Sometimes one just needs to wonder and dream to learn something new. With all the excitement about DNA in the cattle business, one cannot help but learn something.
The cattle business is a fairly conservative business that is operated by fairly conservative people. As risk-takers in a high-risk environment, those in the cattle business have learned that conservative management seems to keep the operation around longer.
Maximum return is not the goal. Generally, the primary objective is a rather consistent return that gives the producer an opportunity to be around next year.
In some cases, the newly arrived expert is even perplexed. Why not listen to all the inputs, chitchat and multitudes of opinion and allocate all the dollars accordingly? The wiser, more experienced will say that with patience comes sanity, and with sanity, one still can appreciate raising cattle.
As cattle are sold and move through the production chain, the cattle may decrease in importance, but their investment opportunities may increase. Profit and loss actually may not be a product of burning the midnight ranch oil, but more embedded in the markets and how they move.
Spot markets always are active, but actual value and profit and loss are a long chain of accounts, with some being negative and some positive. The true value of a calf may have very little to do with who comes out on the positive side of the equation versus the one who loses.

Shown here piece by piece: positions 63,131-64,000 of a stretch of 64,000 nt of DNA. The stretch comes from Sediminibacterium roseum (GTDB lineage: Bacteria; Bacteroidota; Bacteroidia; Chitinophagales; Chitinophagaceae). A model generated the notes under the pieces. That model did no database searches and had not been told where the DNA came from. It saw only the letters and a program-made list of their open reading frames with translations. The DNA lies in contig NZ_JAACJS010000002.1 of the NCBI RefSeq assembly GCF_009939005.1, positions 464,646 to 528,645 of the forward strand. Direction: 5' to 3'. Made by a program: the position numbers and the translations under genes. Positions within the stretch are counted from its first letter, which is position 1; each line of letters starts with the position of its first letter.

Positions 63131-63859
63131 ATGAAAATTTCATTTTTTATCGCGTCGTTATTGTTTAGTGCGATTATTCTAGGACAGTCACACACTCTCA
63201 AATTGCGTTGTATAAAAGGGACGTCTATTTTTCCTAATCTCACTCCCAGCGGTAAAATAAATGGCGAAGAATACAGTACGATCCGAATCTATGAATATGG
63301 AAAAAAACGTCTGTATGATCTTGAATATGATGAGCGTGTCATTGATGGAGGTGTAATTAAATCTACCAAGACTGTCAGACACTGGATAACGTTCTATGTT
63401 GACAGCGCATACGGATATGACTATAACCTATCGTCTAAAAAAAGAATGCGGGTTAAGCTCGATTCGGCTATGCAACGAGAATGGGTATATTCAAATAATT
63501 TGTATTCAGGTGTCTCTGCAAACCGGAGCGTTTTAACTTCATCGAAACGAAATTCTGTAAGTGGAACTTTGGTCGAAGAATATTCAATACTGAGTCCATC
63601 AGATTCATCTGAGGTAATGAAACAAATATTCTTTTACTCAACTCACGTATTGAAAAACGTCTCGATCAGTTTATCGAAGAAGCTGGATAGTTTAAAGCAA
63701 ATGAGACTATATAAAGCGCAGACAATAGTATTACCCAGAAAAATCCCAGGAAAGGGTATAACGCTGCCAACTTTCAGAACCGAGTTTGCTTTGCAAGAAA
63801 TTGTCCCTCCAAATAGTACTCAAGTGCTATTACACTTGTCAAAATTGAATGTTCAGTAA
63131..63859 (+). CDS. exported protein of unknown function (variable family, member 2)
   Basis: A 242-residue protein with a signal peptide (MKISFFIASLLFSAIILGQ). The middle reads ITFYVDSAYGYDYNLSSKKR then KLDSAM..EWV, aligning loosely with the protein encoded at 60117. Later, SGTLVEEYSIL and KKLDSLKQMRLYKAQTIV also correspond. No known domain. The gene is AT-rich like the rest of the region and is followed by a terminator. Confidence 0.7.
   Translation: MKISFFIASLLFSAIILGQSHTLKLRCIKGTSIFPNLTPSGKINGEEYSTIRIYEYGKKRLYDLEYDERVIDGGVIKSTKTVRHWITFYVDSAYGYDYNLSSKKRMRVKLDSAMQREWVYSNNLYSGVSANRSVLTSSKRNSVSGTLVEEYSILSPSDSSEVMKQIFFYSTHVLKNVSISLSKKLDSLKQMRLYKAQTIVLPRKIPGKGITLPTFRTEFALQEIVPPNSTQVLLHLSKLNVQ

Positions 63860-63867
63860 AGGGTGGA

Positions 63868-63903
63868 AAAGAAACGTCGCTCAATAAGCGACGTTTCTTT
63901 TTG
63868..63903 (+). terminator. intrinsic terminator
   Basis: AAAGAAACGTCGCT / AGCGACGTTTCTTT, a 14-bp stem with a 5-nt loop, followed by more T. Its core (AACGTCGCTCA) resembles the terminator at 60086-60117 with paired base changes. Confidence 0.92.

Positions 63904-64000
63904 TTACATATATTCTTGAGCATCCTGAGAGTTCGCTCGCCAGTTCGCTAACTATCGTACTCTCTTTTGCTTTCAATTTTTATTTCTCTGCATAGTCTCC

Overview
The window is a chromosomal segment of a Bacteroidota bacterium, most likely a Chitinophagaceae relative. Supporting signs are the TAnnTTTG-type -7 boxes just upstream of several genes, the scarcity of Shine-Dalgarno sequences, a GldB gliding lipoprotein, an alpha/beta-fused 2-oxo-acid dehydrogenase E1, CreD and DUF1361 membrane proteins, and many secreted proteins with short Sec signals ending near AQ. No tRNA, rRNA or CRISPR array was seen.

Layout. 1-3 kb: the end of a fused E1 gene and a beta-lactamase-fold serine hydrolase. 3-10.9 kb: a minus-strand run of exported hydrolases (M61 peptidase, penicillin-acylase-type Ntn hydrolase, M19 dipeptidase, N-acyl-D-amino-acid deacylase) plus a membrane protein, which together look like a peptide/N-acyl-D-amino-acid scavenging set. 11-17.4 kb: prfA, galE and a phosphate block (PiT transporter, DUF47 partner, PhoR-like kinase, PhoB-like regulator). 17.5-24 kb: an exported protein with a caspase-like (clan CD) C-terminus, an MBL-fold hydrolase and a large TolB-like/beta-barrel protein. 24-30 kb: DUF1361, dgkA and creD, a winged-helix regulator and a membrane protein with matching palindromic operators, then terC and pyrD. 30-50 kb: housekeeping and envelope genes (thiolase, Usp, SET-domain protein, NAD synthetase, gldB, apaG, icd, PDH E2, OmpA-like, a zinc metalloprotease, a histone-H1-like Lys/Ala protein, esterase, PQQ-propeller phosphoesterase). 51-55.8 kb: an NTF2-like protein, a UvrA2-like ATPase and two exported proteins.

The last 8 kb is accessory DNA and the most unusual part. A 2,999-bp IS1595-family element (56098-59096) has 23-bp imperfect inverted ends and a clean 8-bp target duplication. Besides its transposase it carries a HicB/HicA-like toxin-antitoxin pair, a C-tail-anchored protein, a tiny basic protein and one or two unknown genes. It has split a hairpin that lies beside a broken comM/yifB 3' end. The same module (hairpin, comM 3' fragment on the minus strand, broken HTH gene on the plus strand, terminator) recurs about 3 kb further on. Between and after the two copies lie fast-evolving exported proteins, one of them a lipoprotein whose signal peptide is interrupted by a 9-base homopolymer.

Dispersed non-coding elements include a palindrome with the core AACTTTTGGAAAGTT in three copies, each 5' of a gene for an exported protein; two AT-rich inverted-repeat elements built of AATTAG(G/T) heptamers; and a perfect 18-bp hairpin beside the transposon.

However, back on the ranch, this year's calf crop is just starting to unfold, and attention is much more focused on survival, livability and brute strength.
In fact, calf value probably is not even mentioned very often. Although a 0 percent calf death loss is desired, the reality is that an operation will experience some loss. However, focusing on dead calves is futile because there is always a live calf on the way.
Now back to the conservative nature of ranching. Cattle are really not much different than the producers who manage them. Cattle that survive need an array of tools to fend off the elements and produce a living calf. Although management may provide some protection from the elements, as well as a good supply of food, cattle on the ranch need as large of a tool chest as possible to accomplish their desired outcome, which is to survive, reproduce and produce beef.
Just the other day, temperatures dropped 50 degrees when we went from slightly above thawing to almost minus 20. However, the cows survived. In fact, they actually handle these massive changes better than the producer. Why?